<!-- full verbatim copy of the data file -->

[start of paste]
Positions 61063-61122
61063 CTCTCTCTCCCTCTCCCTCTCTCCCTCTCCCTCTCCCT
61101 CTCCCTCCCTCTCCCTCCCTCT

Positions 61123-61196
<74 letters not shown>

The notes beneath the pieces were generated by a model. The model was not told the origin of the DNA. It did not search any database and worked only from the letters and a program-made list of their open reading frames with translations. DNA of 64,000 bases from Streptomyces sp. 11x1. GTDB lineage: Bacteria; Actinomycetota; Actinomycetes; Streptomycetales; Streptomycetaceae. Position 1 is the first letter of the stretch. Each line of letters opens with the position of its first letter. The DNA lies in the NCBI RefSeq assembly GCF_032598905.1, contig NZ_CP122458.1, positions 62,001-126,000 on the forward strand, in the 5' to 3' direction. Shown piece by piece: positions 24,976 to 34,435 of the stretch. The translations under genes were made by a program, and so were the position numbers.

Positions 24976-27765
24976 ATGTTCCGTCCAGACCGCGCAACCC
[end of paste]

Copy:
Positions 61063-61122
61063 CTCTCTCTCCCTCTCCCTCTCTCCCTCTCCCTCTCCCT
61101 CTCCCTCCCTCTCCCTCCCTCT

Positions 61123-61196
<74 letters not shown>

The notes beneath the pieces were generated by a model. The model was not told the origin of the DNA. It did not search any database and worked only from the letters and a program-made list of their open reading frames with translations. DNA of 64,000 bases from Streptomyces sp. 11x1. GTDB lineage: Bacteria; Actinomycetota; Actinomycetes; Streptomycetales; Streptomycetaceae. Position 1 is the first letter of the stretch. Each line of letters opens with the position of its first letter. The DNA lies in the NCBI RefSeq assembly GCF_032598905.1, contig NZ_CP122458.1, positions 62,001-126,000 on the forward strand, in the 5' to 3' direction. Shown piece by piece: positions 24,976 to 34,435 of the stretch. The translations under genes were made by a program, and so were the position numbers.

Positions 24976-27765
24976 ATGTTCCGTCCAGACCGCGCAACCC